Department of Environmental Sciences and Engineering, University of North Carolina, Chapel Hill 27599 7400, USA
    Appl Environ Microbiol 61:531-7. 1995
  8. doi request reprint A simple and novel method for recovering adenovirus 41 in small volumes of source water
    J Wu
    Department of Environmental Sciences and Engineering, University of North Carolina, Chapel Hill, NC, USA
    J Appl Microbiol 110:1332-40. 2011
  9. doi request reprint Reductions of E. coli, echovirus type 12 and bacteriophages in an intermittently operated household-scale slow sand filter
    M A Elliott
    University of North Carolina, CB 7431, Chapel Hill, NC 27599 7431, USA
    Water Res 42:2662-70. 2008
  10. doi request reprint Virus attenuation by microbial mechanisms during the idle time of a household slow sand filter
    M A Elliott
    The Water Institute at UNC, Department of Environmental Sciences and Engineering, University of North Carolina at Chapel Hill, Campus Box 7431, Chapel Hill, NC 27599, USA
    Water Res 45:4092-102. 2011

Detail Information

Publications71

  1. pmc Virus transfer from personal protective equipment to healthcare employees' skin and clothing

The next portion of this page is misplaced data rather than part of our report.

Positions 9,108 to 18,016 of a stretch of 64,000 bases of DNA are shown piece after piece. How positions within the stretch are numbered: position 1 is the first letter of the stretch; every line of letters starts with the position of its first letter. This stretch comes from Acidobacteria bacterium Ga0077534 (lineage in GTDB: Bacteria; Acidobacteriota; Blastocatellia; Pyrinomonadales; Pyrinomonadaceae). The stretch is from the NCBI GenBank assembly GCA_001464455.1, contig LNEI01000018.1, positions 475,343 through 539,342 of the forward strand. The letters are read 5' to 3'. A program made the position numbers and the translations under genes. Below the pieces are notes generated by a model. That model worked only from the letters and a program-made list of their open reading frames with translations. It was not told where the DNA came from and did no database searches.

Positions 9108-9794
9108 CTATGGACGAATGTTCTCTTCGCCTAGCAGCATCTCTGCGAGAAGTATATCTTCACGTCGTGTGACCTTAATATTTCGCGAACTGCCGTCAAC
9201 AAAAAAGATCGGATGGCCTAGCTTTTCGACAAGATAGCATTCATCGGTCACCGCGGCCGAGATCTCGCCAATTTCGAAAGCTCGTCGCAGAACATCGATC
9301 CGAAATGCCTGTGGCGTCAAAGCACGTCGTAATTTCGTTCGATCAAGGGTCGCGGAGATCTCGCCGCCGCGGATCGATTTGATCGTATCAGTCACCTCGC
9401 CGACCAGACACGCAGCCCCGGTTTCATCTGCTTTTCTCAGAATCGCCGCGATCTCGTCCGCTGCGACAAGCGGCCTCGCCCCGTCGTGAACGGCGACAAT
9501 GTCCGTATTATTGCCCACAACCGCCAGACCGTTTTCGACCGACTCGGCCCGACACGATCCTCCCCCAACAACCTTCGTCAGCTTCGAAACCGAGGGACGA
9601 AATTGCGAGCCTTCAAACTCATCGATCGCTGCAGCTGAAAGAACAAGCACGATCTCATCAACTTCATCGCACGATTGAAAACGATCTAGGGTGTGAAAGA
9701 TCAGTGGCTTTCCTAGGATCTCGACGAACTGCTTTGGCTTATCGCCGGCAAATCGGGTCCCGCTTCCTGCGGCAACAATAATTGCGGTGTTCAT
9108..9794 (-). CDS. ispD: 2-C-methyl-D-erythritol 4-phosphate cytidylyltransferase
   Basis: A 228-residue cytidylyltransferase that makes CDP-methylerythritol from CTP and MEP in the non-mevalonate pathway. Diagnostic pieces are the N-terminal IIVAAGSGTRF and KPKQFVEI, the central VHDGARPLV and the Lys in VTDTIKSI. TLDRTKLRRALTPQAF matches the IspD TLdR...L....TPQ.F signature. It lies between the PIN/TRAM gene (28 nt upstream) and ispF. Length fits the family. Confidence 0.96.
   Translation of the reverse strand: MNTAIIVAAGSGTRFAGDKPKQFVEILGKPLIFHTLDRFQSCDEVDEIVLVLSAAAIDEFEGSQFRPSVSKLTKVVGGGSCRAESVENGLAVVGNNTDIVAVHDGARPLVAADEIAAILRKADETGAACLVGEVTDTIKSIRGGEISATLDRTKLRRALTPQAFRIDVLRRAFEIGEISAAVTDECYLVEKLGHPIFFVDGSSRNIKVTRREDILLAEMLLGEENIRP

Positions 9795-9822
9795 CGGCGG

Lisa Casanova
    University of North Carolina Chapel Hill, Chapel Hill, North Carolina 27599, USA
    Emerg Infect Dis 14:1291-3. 2008
    ..Following this protocol often resulted in virus transfer to hands and clothing. An altered protocol or other measures are needed to prevent healthcare worker contamination...
  2. doi request reprint Where future emerging pathogens will come from and what approaches can be used to find them, besides VFARs
    Mark D Sobsey
    Department of Environmental Sciences and Engineering, University of North Carolina, CB 7431, Rosenau Hall, Room 148, Chapel Hill, NC 27599 7431, USA
    J Water Health 7:S75-93. 2009
    ..Understanding the microbial metagenome of the human body can also lead to a better understanding of how we define and characterize pathogens, commensals and opportunists...